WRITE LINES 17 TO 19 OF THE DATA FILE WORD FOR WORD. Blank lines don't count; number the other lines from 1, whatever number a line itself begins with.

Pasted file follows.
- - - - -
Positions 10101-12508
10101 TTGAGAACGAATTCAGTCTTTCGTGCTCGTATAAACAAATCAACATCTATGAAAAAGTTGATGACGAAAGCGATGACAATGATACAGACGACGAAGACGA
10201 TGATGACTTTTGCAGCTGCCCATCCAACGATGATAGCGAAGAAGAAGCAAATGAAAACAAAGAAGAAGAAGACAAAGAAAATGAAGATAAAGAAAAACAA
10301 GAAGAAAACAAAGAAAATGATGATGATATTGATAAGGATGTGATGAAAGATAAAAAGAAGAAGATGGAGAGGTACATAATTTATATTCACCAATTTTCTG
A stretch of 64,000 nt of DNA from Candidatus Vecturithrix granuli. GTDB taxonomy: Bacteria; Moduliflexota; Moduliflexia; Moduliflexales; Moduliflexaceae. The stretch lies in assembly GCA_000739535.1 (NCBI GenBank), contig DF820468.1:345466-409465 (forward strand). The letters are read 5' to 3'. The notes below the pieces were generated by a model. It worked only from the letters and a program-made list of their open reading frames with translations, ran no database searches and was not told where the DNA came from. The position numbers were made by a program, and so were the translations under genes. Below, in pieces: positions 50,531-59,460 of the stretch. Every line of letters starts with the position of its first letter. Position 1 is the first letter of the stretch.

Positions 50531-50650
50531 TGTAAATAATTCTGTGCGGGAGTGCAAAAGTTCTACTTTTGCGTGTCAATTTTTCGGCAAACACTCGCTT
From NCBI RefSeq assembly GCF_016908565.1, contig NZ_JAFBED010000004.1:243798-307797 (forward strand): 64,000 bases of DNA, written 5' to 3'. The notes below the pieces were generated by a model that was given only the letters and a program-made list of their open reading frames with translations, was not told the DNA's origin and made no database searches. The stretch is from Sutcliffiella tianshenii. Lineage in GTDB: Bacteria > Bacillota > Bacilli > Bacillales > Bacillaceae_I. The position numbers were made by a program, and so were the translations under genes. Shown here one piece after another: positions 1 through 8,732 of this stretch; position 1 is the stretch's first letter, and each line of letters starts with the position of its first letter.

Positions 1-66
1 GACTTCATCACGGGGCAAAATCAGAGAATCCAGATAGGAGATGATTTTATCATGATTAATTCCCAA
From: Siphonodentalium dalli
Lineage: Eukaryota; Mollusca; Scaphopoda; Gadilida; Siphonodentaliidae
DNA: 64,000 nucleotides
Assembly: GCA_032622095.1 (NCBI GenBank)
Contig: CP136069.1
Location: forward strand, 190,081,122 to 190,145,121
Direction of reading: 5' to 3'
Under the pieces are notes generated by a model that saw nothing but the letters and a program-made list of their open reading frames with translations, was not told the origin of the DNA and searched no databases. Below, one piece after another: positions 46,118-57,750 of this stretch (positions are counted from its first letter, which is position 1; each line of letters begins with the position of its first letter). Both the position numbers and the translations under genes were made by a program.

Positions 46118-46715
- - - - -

Direction of reading: 5' to 3'
Under the pieces are notes generated by a model that saw nothing but the letters and a program-made list of their open reading frames with translations, was not told the origin of the DNA and searched no databases. Below, one piece after another: positions 46,118-57,750 of this stretch (positions are counted from its first letter, which is position 1; each line of letters begins with the position of its first letter). Both the position numbers and the translations under genes were made by a program.

Positions 46118-46715